In recent years, World Series ticket resale prices haven't been nearly that high. The 2015 World Series fetched the highest average price in a half decade... and still managed an average of roughly $886 per ticket. In fact, the most expensive World Series game during that span was still $600 per ticket short of Game 1 in 2004. With help from SeatGeek, here are the 25 most-expensive World Series games since 2010. While the Cubs-Indians series stands alone, this list should serve as a reminder of just how far away from the pack it is:
By the way, those sports collectibles you're keeping are probably worthless...
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Oct. 25, 2012
Average ticket price $756
Nobody outside of these two cities cared about this series. Nobody. Nobody watched this thing on television, nobody really wanted to pay all that much to see it (average resale price was $615, which is about $200 lower than that of the last three World Series) and this game in particular wasn't all that much to watch. Madison Bumgarner did what he does -- gave up two hits and no runs over eight innings -- and with the exception of a great throw-out of Prince Fielder at home plate in the second inning, the Tigers didn't offer a whole lot of offensive fireworks. This one was over in four games, but it felt much longer.
Oct. 26, 2013
Average ticket price $768
A controversial gem of a game. Tied 4-4 in the bottom of the ninth, with the Cardinals' Allen Craig on second base and Yadier Molina at third, Jon Jay hit a quick grounder to the Red Sox's Dustin Pedroia that set of an incredible series of events. Pedroia threw home and got Molina, but when catcher Jarrod Saltalamacchia tried to get Craig at third, his throw arrived just as Craig was sliding into third baseman Will Middlebrooks. The ball bounced off into foul territory and Craig made for home, but tripped over Middlebrooks. The third base umpire said Middlebrooks was obstructing the base bath and the home plate umpire said Craig would have scored if he hadn't been obstructed. The run counted, but the baseball gods were angry.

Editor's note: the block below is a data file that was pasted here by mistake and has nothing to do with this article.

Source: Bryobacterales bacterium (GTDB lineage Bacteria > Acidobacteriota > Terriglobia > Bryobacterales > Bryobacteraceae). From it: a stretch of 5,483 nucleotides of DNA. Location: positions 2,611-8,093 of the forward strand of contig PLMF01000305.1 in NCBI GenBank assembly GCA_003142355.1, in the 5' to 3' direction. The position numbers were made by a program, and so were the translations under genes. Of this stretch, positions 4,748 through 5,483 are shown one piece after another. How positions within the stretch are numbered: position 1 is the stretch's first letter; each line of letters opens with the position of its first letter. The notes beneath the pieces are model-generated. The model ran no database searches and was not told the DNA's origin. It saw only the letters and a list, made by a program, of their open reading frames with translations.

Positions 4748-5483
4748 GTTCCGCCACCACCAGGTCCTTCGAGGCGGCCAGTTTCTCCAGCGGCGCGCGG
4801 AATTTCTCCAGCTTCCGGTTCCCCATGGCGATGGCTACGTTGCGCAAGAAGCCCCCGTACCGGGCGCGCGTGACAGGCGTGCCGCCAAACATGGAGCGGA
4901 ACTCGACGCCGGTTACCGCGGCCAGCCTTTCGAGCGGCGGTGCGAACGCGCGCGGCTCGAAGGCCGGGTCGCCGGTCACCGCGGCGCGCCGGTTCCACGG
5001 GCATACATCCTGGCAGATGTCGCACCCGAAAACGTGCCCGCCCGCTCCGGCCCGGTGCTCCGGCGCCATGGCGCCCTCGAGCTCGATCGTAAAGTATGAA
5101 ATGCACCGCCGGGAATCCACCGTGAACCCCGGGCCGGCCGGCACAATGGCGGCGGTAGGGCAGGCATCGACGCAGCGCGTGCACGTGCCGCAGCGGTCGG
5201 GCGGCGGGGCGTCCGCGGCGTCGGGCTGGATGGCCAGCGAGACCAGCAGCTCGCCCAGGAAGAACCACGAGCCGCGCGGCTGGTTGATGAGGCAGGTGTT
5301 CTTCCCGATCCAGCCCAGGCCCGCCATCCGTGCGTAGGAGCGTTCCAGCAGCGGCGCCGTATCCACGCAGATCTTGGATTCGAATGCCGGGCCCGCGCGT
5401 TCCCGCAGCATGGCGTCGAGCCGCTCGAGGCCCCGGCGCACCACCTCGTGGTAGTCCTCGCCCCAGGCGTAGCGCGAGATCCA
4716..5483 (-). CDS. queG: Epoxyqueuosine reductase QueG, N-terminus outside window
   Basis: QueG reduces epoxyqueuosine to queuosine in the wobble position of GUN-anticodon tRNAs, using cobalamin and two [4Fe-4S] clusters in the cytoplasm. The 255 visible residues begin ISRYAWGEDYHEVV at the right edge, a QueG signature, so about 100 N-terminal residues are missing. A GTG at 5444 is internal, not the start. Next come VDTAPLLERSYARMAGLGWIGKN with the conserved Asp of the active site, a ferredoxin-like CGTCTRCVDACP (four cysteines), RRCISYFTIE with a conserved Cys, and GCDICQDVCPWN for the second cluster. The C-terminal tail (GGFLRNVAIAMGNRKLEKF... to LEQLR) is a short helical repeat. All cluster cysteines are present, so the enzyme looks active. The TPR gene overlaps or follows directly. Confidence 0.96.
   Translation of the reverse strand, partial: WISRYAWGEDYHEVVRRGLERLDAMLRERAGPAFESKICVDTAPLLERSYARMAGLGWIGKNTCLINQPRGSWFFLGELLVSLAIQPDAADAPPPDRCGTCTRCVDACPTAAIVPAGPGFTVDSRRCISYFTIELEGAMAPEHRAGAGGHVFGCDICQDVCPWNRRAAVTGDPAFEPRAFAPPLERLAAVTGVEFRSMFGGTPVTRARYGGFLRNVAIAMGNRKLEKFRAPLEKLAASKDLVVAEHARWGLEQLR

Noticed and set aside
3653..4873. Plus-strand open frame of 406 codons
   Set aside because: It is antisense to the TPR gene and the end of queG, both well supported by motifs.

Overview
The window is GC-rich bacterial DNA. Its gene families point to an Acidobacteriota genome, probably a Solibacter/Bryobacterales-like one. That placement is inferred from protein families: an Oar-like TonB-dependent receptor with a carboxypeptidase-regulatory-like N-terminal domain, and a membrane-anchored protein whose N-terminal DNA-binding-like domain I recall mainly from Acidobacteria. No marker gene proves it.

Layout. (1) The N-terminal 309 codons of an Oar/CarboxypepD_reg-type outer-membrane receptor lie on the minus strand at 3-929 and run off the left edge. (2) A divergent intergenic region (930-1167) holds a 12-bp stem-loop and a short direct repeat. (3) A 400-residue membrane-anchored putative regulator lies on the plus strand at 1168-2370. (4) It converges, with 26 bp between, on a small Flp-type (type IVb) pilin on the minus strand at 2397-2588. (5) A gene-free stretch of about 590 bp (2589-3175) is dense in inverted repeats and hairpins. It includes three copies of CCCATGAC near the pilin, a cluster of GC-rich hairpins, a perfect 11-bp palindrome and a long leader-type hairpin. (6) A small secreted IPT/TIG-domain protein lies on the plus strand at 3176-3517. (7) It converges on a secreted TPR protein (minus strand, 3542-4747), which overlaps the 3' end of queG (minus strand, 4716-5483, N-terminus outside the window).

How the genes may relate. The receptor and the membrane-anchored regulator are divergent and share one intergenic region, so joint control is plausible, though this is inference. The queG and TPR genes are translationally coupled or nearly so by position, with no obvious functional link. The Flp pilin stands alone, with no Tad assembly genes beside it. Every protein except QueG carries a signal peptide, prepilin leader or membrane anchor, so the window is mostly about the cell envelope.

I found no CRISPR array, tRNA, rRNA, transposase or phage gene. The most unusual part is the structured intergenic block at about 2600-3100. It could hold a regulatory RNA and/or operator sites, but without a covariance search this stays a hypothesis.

Oct. 23, 2011
Average ticket price $782
A two-hit shutout from Derek Holland and a three-run home run from Mike Napoli sealed this one for the Rangers and made it clear that nothing about this series would come easily. Fans had no idea what was coming next.
Oct. 30, 2010
Average ticket price $810
If you liked home runs, you loved this game. Every run in this 4-2 Texas win came off of home runs, with Mitch Moreland's three-run shot in the second being all the Rangers would need for the win. It was the first World Series game won by a Texas team, but the Rangers couldn't scrape together enough of them in this series.
Oct. 24, 2013
Average ticket price $810
A two-run home run by David Ortiz in the sixth inning gave the Sox a 2-1 lead and some momentum going into the late innings. That all derailed in the seventh, when the combined ineptitude of Sox pitcher Craig Breslow and catcher Jarrod Saltalamacchia handed the Cardinals three runs and a win in Boston. Ugly.
Oct. 22, 2014
Average ticket price $824
In a postseason flooded with Kansas City comebacks, this one was exactly what the Royals needed to keep the home crowd in it. With the score tied 2-2, the Royals went into the bottom of the fifth inning and put up five runs, jawed at the Giants and announced to the world that they belonged. The Giants were going to take this series, but not easily.
Oct. 28, 2010
Average ticket price $833
Giants pitcher Matt Cain pitched 21 and 1/3 innings in this series and gave up no runs. However, the nearly eight innings he pitched in this game are less of a story than the one inning that Rangers starter C.J. Wilson didn't pitch. This game would have been a serviceable 2-0 loss if not for the Rangers bullpen letting up 7 runs in the eighth inning and handing the Giants a 9-0 win. In Texas, the pain was just beginning.